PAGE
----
Above all, the purpose of the Chicago show is to bring together the three versions of “The Bedroom” to see what light they might shed on each other. To some extent because of the show, we now know with strong certainty that one version was painted in October 1888, a few days after Van Gogh moved into The Yellow House and a week before Gauguin joined him. The second version was painted about eleven months later, in part because of water damage to the first. A few weeks later, he painted the final version, which he sent as a gift to his mother. Van Gogh would have considered each work to be a different sort of work of art. He would have called the first a “croquis,” or sketch, though that was his term for a completed painting. The second was a “repetitition,” a thing that Van Gogh—and most 19th century painters—did a lot of. The third was a “reduction,” though in terms of actual size, it is only about a third smaller. Many of the most interesting differences can be traced to the strikingly different occasions and purposes of their creation. The first version was done in anticipation of Gauguin’s arrival; the second was done some eight months after Gauguin had decamped (he left the day after that business with the ear), during which interval Van Gogh had been hospitalized on four separate occasions; the third and final version might have been part of a desire to leave a record behind of the work he valued most. Ten months later he would be dead. He painted the first from life. Fearing that it had been damaged, the second and third were done by copying the first, and were basically paintings of paintings, guided by his memories and feelings about the first which led him to a series of revisions that the exhibit suggestively and meticulously calls our attention to. Gauguin and Van Gogh had argued about whether art should be done from life, in the moment, or from recollections and visions. With “The Bedroom,” they were both right.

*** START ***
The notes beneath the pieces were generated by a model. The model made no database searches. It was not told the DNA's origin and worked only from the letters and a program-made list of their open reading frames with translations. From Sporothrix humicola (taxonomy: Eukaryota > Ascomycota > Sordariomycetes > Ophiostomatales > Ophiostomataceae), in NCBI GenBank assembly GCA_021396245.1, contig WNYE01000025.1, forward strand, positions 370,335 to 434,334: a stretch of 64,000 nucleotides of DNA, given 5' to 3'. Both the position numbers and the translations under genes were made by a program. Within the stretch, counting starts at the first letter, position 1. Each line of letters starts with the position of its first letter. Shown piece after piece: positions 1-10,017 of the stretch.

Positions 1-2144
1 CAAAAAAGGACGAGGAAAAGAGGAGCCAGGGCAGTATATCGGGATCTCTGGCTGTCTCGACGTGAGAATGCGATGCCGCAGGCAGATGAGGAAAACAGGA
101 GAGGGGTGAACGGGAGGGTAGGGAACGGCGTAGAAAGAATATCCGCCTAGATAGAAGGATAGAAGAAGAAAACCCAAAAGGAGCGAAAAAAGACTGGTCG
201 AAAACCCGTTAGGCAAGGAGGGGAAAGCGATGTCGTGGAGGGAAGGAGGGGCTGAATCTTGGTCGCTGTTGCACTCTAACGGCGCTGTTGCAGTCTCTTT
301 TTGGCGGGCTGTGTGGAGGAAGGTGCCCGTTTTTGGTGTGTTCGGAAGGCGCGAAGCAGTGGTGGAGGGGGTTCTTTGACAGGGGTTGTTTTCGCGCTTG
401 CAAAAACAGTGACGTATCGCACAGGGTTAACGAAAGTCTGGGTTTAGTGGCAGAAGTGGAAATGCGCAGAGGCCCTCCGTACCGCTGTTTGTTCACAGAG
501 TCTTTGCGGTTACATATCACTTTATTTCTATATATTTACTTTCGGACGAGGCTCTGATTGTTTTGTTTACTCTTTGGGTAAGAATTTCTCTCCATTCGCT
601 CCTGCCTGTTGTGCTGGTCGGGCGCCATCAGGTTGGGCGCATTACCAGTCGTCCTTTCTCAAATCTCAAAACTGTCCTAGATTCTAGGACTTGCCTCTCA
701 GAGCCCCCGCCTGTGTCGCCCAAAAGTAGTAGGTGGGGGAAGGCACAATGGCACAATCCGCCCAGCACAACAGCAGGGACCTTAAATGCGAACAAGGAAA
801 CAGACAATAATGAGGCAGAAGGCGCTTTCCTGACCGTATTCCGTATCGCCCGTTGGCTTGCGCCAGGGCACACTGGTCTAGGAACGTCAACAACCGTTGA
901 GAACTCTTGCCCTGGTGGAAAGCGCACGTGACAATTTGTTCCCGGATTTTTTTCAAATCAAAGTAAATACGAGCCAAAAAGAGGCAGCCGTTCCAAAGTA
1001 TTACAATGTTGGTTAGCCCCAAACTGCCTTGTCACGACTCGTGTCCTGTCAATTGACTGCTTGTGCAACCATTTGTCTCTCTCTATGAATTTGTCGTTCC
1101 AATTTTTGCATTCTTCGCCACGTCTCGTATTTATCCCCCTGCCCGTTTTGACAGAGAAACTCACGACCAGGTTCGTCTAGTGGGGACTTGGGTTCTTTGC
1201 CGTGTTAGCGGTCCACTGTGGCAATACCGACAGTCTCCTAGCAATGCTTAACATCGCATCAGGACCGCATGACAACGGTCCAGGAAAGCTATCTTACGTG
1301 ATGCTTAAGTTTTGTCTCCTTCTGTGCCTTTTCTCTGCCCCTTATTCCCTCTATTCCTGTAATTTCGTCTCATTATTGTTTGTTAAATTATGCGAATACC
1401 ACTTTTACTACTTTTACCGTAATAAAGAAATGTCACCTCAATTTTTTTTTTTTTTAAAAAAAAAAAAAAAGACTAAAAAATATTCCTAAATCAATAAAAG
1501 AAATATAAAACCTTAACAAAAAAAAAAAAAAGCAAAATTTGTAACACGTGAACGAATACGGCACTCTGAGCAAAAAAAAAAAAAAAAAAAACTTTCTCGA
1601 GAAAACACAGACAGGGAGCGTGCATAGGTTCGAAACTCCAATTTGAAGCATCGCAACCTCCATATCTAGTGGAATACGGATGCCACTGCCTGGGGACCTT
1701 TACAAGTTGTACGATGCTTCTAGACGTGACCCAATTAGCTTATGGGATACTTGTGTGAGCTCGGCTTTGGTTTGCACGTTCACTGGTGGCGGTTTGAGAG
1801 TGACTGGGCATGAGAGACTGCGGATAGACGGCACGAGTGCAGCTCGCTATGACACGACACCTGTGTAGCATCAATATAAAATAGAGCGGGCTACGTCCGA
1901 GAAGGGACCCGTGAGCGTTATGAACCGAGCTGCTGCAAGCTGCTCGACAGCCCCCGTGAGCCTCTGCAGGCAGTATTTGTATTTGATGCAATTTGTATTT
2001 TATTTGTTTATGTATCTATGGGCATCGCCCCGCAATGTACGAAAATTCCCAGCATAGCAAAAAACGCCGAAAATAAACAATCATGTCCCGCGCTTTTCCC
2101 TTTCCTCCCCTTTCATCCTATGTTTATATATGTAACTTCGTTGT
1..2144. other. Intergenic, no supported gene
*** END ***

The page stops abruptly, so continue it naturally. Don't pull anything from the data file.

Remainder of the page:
Decades ago, a show like this would have been an exercise in hard-nosed connoisseurship. In 2016, the exhibition is an example of hard-edged science working in tandem with the arts and humanities. By examining each part of each painting, the exhibition can tell us the order in which the versions were done. It can see the differences in how Van Gogh outlines each version of the composition before filling the outlines in. There is an alcove in which museum-goers can sit and watch on a triple screen as various details, some extraordinarily minute, are zoomed in on much larger than life. There is a CSI quality to some of the scientific work. Tiny traces of charcoal were found on one version or other, telling us about the underdrawing, or fragments of newsprint were found from where a still sticky canvas was wrapped with the nearest material Van Gogh had handy. There is a second alcove dedicated to the research that has been done on Van Gogh’s faded colors. He painted with some of art world’s most fugitive pigments, including geranium lake and cochineal lake. But in the alcove, you can sit and watch the works being digitally returned to their original colors, giving us all the chance to “see” the paintings as they would have looked the moment Van Gogh put his brush down for the day. He is restored to us as a color symbolist whose true colors we could otherwise no longer appreciate. The principles of science and color are working hand in hand with the principles of composition and mood. Seurat would have nodded.